If you or someone you know is facing criminal charges, you probably have a lot of questions about the criminal defense process. This article will answer many common questions regarding criminal defense.
Under criminal defense law, there are two classifications of crimes: Felonies and misdemeanors.
A felony is a serious crime against either people or property that often is punishable by at least a year in prison. Examples of felonies include:
A misdemeanor is a less serious crime that often is punishable by less than a year in jail. Examples of misdemeanors include:
Those placed under arrest retain a set of rights known as Miranda rights. These rights include:
You have the right to challenge the weight and sufficiency of the evidence brought against you by the prosecutor, the party in charge of convincing the court you are guilty of the charges against you. These challenges are referred to as your criminal defense.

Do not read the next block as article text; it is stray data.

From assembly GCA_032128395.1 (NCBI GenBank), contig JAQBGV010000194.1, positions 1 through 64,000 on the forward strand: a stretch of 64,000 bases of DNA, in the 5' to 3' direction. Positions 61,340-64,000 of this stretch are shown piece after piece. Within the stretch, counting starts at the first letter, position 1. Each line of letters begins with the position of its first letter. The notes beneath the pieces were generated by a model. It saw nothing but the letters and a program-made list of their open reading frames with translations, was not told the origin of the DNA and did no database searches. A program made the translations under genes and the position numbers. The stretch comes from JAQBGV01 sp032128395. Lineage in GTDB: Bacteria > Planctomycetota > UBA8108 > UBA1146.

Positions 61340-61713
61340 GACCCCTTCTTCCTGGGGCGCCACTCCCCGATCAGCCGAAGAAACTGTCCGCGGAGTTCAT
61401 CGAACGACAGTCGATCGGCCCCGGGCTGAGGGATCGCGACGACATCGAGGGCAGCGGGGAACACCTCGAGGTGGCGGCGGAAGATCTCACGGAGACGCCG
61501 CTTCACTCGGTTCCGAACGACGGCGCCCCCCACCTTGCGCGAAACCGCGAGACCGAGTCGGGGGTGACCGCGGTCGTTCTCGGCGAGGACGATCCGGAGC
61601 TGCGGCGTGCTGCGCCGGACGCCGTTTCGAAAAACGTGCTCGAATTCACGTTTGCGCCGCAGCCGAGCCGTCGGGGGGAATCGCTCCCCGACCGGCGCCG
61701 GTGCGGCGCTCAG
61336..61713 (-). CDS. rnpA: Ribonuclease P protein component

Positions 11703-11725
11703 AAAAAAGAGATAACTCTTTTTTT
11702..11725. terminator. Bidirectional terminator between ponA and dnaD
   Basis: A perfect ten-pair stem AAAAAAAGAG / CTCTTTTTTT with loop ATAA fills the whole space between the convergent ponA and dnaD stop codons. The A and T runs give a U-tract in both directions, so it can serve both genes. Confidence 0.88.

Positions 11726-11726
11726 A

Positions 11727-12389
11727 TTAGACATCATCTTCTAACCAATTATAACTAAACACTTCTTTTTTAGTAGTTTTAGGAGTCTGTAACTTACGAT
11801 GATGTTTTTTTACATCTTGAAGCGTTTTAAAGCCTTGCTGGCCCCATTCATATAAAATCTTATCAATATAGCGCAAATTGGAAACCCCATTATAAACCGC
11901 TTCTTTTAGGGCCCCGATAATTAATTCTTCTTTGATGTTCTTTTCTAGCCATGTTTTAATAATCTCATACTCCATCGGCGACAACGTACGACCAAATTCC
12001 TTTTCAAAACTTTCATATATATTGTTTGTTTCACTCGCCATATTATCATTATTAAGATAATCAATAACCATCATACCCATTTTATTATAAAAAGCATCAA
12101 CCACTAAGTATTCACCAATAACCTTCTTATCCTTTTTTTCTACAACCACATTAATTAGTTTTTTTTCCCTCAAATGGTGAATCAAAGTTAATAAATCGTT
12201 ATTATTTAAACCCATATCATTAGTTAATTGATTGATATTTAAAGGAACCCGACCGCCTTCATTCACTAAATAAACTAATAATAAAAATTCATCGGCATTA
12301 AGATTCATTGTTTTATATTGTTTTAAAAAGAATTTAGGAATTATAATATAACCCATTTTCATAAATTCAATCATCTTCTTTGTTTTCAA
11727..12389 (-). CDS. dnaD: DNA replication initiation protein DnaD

Criminal defenses usually either attempt to accomplish one of two things. The first is to refute the evidence against you as incorrect or untrue. The second is to admit to the factual allegations but to create a legitimate excuse for your conduct. This latter strategy is known as an affirmative defense.
A plea agreement, also known as a plea bargain, is an arrangement that you and your attorney make with the prosecution where you admit guilt to lesser charges in order to receive a lighter sentence. Not all cases are eligible for plea agreements. Discuss the facts of your case with a criminal defense lawyer for further information.